The real story of Hollywood as told by such luminaries as Steven Spielberg, Frank Capra, Katharine Hepburn, Meryl Streep, Harold Lloyd, and nearly four hundred others, assembled from the American Film Institute’s treasure trove of interviews, reveals a fresh history of the American movie industry from its beginnings to today.
From the archives of the American Film Institute comes a unique picture of what it was like to work in Hollywood from its beginnings to its present day. Gleaned from nearly three thousand interviews, involving four hundred voices from the industry, Hollywood: The Oral History, lets a reader “listen in” on candid remarks from the biggest names in front of the camera—Bette Davis, Meryl Streep, Tom Hanks, Harold Lloyd—to the biggest behind it—Frank Capra, Steven Spielberg, Alfred Hitchcock, Jordan Peele, as well as the lesser known individuals that shaped what was heard and seen on screen: musicians, costumers, art directors, cinematographers, writers, sound men, editors, make-up artists, and even script timers, messengers, and publicists. The result is like a conversation among the gods and goddesses of film: lively, funny, insightful, historically accurate and, for the first time, authentically honest in its portrait of Hollywood. It’s the insider’s story.
Legendary film scholar Jeanine Basinger and New York Times bestselling author Sam Wasson, both acclaimed storytellers in their own right, have undertaken the monumental task of digesting these tens of thousands of hours of talk and weaving it into a definitive portrait of workaday Hollywood.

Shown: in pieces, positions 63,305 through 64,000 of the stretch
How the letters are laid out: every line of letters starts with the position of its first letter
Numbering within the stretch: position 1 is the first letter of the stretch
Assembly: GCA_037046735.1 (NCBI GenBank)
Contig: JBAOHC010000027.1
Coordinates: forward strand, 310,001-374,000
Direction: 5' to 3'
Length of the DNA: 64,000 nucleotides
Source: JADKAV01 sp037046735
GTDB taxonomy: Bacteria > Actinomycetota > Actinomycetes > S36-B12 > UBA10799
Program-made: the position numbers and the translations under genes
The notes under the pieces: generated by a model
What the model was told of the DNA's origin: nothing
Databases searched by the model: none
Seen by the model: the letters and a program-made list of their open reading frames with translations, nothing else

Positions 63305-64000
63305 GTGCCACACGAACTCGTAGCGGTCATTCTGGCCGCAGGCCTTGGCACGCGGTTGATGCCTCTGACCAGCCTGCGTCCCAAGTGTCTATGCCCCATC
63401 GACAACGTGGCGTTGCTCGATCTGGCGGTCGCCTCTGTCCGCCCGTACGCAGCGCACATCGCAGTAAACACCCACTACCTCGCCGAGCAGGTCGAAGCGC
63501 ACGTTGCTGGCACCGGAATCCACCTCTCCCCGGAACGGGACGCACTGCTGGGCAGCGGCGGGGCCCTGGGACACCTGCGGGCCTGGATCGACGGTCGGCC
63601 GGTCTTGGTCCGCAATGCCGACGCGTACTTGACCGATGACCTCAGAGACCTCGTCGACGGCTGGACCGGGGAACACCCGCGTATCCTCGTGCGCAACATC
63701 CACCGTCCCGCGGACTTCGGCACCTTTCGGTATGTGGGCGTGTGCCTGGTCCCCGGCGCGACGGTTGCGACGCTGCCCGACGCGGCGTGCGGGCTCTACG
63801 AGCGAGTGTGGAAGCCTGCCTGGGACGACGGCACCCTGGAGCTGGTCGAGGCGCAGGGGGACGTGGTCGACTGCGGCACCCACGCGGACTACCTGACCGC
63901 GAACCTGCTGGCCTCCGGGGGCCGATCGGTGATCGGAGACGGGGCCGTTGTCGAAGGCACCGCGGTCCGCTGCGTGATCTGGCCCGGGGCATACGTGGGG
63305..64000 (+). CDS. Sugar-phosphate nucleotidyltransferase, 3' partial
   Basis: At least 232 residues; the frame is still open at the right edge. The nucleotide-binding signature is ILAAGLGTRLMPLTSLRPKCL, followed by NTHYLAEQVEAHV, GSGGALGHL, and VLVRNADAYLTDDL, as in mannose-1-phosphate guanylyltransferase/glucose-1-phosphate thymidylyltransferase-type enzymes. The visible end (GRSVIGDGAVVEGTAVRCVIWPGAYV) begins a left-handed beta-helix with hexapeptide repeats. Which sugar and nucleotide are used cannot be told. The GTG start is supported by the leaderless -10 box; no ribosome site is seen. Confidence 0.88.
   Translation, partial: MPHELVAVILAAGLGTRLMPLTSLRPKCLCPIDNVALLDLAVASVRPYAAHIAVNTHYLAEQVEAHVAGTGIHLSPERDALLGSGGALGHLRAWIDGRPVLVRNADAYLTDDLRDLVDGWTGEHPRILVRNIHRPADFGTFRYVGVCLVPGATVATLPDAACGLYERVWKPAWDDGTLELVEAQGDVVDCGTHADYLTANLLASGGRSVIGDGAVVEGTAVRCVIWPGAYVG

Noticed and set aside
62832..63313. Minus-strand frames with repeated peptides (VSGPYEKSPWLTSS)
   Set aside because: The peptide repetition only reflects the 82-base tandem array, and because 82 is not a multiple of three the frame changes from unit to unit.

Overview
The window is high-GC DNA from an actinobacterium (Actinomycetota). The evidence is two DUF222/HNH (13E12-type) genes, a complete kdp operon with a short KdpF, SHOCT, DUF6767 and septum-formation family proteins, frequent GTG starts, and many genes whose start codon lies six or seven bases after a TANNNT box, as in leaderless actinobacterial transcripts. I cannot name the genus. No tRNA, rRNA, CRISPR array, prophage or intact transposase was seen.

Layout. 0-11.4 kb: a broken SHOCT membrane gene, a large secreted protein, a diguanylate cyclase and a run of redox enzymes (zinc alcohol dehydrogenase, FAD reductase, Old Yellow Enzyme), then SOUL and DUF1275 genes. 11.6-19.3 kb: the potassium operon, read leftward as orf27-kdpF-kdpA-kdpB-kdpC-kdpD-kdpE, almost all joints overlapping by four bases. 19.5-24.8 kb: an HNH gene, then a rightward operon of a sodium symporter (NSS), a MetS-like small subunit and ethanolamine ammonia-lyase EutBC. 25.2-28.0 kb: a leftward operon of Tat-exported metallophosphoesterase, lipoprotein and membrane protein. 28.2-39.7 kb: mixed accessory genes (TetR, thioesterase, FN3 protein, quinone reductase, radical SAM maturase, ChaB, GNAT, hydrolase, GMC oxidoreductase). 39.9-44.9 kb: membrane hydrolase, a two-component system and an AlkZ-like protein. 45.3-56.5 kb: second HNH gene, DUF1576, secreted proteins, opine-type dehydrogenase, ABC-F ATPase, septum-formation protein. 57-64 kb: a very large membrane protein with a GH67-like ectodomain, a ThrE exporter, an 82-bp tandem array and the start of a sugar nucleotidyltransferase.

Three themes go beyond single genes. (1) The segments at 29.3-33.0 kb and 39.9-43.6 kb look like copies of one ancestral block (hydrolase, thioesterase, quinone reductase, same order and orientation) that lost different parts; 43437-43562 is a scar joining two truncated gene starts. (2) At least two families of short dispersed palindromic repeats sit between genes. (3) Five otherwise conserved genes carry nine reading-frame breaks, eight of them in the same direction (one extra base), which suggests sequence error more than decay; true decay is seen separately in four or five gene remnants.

Jeanine Basinger is the Corwin-Fuller Professor of Film Studies, founder and curator of the Wesleyan Cinema Archives, founding Chair of the Film Studies Department, and a recipient of Wesleyan’s Binswanger Prize for Excellence in Teaching. She is the author of Silent Stars, which won the National Board of Review’s William K. Everson Prize, and The Star Machine, which won the Theatre Library Association Award. She is a trustee of the National Board of Review and the American Film Institute, a member of Warner Brothers Theatre Advisory Committee at the Smithsonian Institute, and a former member of the Board of Advisors of the Association of Independent Video and Filmmakers. She also served as advisor to Martin Scorsese’s film foundation project, The Story of Movies. She lives in Middletown, Connecticut.